Neuromuscular Disorders

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81 Neuromuscular Disorders

Neuromuscular disorders include a highly variable group of diseases that affect the peripheral nervous and muscular systems on any level of the neuraxis. Pathology ranges from disorders affecting the spinal motor neuron to the muscles by way of the peripheral nerves (Figure 81-1). In this chapter, several of the more common pediatric neuromuscular disorders are reviewed and classified based on their level of involvement in the neuraxis.

Anterior Horn Cell

Spinal Muscular Atrophy

The spinal muscular atrophies encompass a heterogeneous group of genetically based disorders, all of which involve a progressive degeneration of the anterior horn cells in the spinal cord and motor nuclei in the lower brain stem. The term spinal muscular atrophy (SMA) refers to the most common form, described here, but other rare forms have similar terminology (e.g., X-lined SMA). Together, they are the leading genetic cause of infant deaths, occurring in about one in 10,000 live births, with a carrier frequency of about one in 40.

Clinical Presentation

SMA is subclassified into four types based on age of onset and the maximal level of motor skills achieved. SMA type 1 (or Werdnig-Hoffmann disease) is the most common and severe of these disorders, accounting for approximately 60% of cases. SMA type 1 presents in the early infancy period (0–6 months) with generalized hypotonia, proximal and symmetric flaccid muscle weakness (initially lower more than upper limbs), and absent deep tendon reflexes. This frequently comes to the attention of the pediatrician with gross motor milestone delay and may present subacutely or more indolently. Most infants also have tongue fasciculations, and some have postural tremor of the fingers or joint contractures. Diaphragmatic sparing with intercostal muscle involvement results in paradoxical breathing and the classic bell-shaped torso (Figure 81-2). Importantly, these infants are alert and interactive with normal cognitive development and no sensory loss or impairment of eye movements. Systemic complications of SMA include pneumonia, scoliosis, poor weight gain, sleep difficulties, and joint contractures. These infants never achieve independent sitting. Most individuals’ expected life span is less than 2 years without invasive ventilatory and nutritional support.

SMA type 2 refers to infants who present usually between 6 and 18 months of age and achieve independent sitting but not ambulation and rely upon power wheelchairs for mobility. SMA type 3 presents after 18 months of age, and these children achieve community ambulation, but about half lose this ability by age 10 years. SMA type 4 presents in the adult years and tends to be slowly progressive.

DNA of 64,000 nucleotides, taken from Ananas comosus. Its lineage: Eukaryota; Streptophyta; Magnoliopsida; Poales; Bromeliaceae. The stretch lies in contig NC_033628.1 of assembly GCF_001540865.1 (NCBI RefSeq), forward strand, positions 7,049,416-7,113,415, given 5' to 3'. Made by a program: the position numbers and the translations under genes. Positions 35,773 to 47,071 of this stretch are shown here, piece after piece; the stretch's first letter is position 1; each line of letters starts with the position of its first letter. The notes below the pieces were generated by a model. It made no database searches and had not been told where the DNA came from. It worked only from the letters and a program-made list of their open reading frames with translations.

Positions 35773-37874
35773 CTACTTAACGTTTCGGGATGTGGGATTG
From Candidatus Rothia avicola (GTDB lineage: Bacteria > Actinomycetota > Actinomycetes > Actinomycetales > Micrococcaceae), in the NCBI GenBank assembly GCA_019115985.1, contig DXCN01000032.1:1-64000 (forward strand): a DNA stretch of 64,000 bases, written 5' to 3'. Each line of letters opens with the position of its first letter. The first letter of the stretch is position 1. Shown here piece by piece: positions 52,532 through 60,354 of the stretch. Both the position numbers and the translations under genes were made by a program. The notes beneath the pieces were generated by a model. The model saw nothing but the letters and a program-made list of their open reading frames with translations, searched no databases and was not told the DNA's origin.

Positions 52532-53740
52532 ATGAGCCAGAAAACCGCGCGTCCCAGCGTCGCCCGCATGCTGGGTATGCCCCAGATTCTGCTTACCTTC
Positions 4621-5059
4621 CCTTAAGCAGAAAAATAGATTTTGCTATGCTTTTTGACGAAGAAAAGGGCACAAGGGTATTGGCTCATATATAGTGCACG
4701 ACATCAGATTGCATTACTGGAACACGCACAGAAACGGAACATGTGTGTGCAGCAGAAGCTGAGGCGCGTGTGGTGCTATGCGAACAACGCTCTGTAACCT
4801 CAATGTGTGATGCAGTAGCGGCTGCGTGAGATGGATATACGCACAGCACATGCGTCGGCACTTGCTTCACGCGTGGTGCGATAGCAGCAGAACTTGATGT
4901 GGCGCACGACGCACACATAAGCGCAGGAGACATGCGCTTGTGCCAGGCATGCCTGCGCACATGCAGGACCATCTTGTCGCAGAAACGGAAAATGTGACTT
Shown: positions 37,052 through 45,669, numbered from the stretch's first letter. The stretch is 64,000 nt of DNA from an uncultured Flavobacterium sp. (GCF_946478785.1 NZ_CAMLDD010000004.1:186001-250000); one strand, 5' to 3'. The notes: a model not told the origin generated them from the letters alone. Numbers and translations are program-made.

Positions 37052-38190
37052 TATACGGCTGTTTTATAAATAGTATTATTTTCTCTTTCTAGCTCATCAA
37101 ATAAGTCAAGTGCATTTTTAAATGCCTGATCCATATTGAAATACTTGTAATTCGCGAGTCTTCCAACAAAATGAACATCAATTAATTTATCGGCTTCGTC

The differential diagnosis includes other disorders causing acute weakness, including poliomyelitis and infantile botulism. In addition, the general differential diagnosis for hypotonia and more chronic weakness in an infant should be considered (Table 81-1).

Table 81-1 Differential Diagnosis of the Floppy Baby, Infant, and Child

Localization Diagnoses (Examples)
Brain/Systemic Chromosomal (Turner’s syndrome, trisomy 21, Prader-Willi syndrome)
Benign congenital hypotonia
Infection (sepsis, meningitis, encephalitis, TORCH infections, tick paralysis)
Metabolic (electrolyte abnormalities, hypothyroidism, hepatic encephalopathy, mitochondrial and peroxisomal disorders, amino and organic acidemias)
Toxins (alcohol, narcotics, heavy metal poisoning, organophosphates, anticholinergics)
Neonatal encephalopathy
Trauma
Spinal cord Hypoxic-ischemic myelopathy
Compression
Syringomyelia
Anterior horn cell Spinal muscular atrophy
Infection (polio, Coxsackie)
Cytochrome C oxidase deficiency
Peripheral nerve Demyelinating (Guillain-Barré syndrome, hereditary motor-sensory neuropathy type I, congenital hypomyelinating neuropathy)
Axonal (familial dysautonomia, hereditary motor-sensory neuropathy type II, infantile neuronal degeneration)
Neuromuscular junction Infection (botulism)
Myasthenia gravis
Muscle Myopathies and congenital muscular dystrophies
Metabolic (acid maltase deficiency, hypo- or hyperthyroid myopathy, carnitine deficiency)
Muscular dystrophies
Inflammatory (dermatomyositis, polymyositis)
Mitochondrial myopathies

TORCH, toxoplasmosis or Toxoplasma gondii, other infections, rubella, cytomegalovirus, and herpes simplex virus.

Evaluation and Management

SMA type 1 diagnosis is suspected in individuals with an appropriate clinical history and is confirmed with molecular genetic testing for homozygous deletion of the SMN1 gene. Electromyography (EMG) and nerve conduction studies (NCS) confirm a motor neuron process but is not necessary when the clinical presentation is strongly suggestive of SMA. Muscle biopsy is no longer performed as a diagnostic test. Genetic counseling and carrier testing is important after the diagnosis has been established.

There is no cure for SMA. The level of supportive care provided for SMA type 1 includes an ethical dimension, given the progressive nature of the disorder, with many parents electing to pursue a palliative course at home. Nonetheless, with aggressive management of dysphagia, malnutrition, and respiratory insufficiency, the lifespan can be extended considerably, often for several years. This entails early placement of a gastrostomy tube for supplemental feedings and early initiation of bilevel positive airway pressure (BiPAP), cough assist, and using a pump to suction oral secretions. Similar but less intensive nutritional and pulmonary support for patients with type 2 SMA, along with close attention to evolving scoliosis and joint contractures, has enabled these children to live into the third decade and beyond, often attending college, gaining employment, and forming interpersonal relationships. Children with type 3 SMA need mainly orthopedic and physical therapy support.